Then of course, came the war of Northern Aggression. During the Civil War, Deep River Coal shipped by rail to Fayetteville and to Wilmington by barge, where it kept locomotive and schooner boilers alive and powered Confederate Navy and blockade runners. At the close of the war in 1865, the Western Railroad suffered great damage at the hand of Union troops under General Sherman. They destroyed twelve miles of track, shops, depots, and railroad buildings near Fayetteville. However, the locomotives and rolling stock were spared, since the railroad had moved them to Egypt for safekeeping. Luckily, Sherman chose not to go there. The line was rehabilitated by 1868, but the damage was done and in 1870 Egypt Mine was bankrupt and closed.
In 1888, the Egypt Mine was reopened by Egypt Coal Company. Businessman from Philadelphia, PA, organized a new company, the Langdon-Heshey Coal Mining Company and vigorously proceeded to re-open the mines upon an extensive scale. Encountering many obstacles, the restoration and development proved slow and expensive, but Henszey’s determination won out and the mine production kicked into high gear. A newspaper from the time had this to say, “The underground works have been opened upon a large scale and in a most permanent manner for economical operation. The machine plant, both underground and on the surface, has been perfected with the most modern appliances for hoisting, pumping and ventilation, and every available safeguard for the protection of life and property has been introduced.”
The mine ran continuously until 1902 after multiple, sizable gas explosions. One, December 12, 1895 killed 46 miners and another on May 23 1900 killed 26 men. By 1902 the Egypt Coal Company was bankrupt, forcing the mine’s closure. In 1915, the Norfolk Southern Railroad obtained the property and ran the mine under the name of Cumnock Coal Company, the word Egypt having become synonymous with explosions and failures. The town was renamed Cumnock after Scottish mining settlement in the hope of breaking the Egypt coal curse.
Across the river from the Egypt Mine, a new mine arrived when the Carolina Coal Company was formed in 1921. The new settlement was called Coal Glen and while Norfolk Southern’s Cumnock Mine had to be closed after repeated flooding by the Deep River, the Coal Glen Mine shaft was sunk and operations began in full by 1923.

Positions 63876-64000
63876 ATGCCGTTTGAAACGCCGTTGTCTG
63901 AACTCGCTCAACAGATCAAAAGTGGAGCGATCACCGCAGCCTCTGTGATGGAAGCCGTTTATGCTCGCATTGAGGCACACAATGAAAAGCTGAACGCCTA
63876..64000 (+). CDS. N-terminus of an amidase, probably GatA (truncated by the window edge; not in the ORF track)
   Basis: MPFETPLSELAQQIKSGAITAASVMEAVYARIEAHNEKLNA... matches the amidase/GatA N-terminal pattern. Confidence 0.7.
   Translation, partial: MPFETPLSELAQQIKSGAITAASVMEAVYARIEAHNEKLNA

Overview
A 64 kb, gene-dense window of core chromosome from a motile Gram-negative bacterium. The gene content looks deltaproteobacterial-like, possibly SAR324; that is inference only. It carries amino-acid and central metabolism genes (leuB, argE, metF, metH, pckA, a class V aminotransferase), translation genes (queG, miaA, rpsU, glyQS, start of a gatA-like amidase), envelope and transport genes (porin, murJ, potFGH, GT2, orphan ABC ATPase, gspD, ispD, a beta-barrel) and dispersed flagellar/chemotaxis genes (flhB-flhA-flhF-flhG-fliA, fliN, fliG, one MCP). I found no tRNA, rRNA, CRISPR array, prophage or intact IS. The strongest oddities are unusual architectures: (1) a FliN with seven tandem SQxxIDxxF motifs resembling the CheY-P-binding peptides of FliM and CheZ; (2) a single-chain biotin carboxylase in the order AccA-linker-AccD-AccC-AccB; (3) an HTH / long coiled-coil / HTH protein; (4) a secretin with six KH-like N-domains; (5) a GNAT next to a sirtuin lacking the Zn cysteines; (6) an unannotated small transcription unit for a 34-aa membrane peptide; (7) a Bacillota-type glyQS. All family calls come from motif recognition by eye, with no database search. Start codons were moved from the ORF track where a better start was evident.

But as is often the case, progress and profit demanded more bloodshed.
At 7:00 a.m. on May 27, 1925, seventy-four miners descended into the abyss of the Coal Glen Mine. Shortly after they entered, the night shift, which is in charge of cleaning up the mine, and making it safe for operation, came to surface. At 9:40 a.m. the first explosion tore through the mine. Men working beyond the 1,800 foot level were contacted by telephone and reported that things at that level were all right. Ten minutes after the first explosion, a second detonation rocked the mine and then a third. Vibrations were felt as far as a mile away and some residents thought they were experiencing an earthquake. As officials rushed to the mine’s entrance a poisonous, yellow gas billowed forth, making rescue impossible. It took five days to pull all the bodies from the mine.
The Coal Glen Mine closed four years later. Rains swelled the Deep River in 1929 and the mine began to flood through an air shaft. Water was pumped out, but no precautions were taken against subsequent flooding. The mine flooded again in 1930 putting an end to the Carolina Mine, after less than nine years of operation. The flood waters, the prohibitive cost of transportation, accidents, and the stock market crash of 1929 had conspired to bankrupt the Carolina Coal Company. While another Deep River mine had closed in failure, today the secret horde of energy independence still sits in Lee County, waiting for more souls to consume.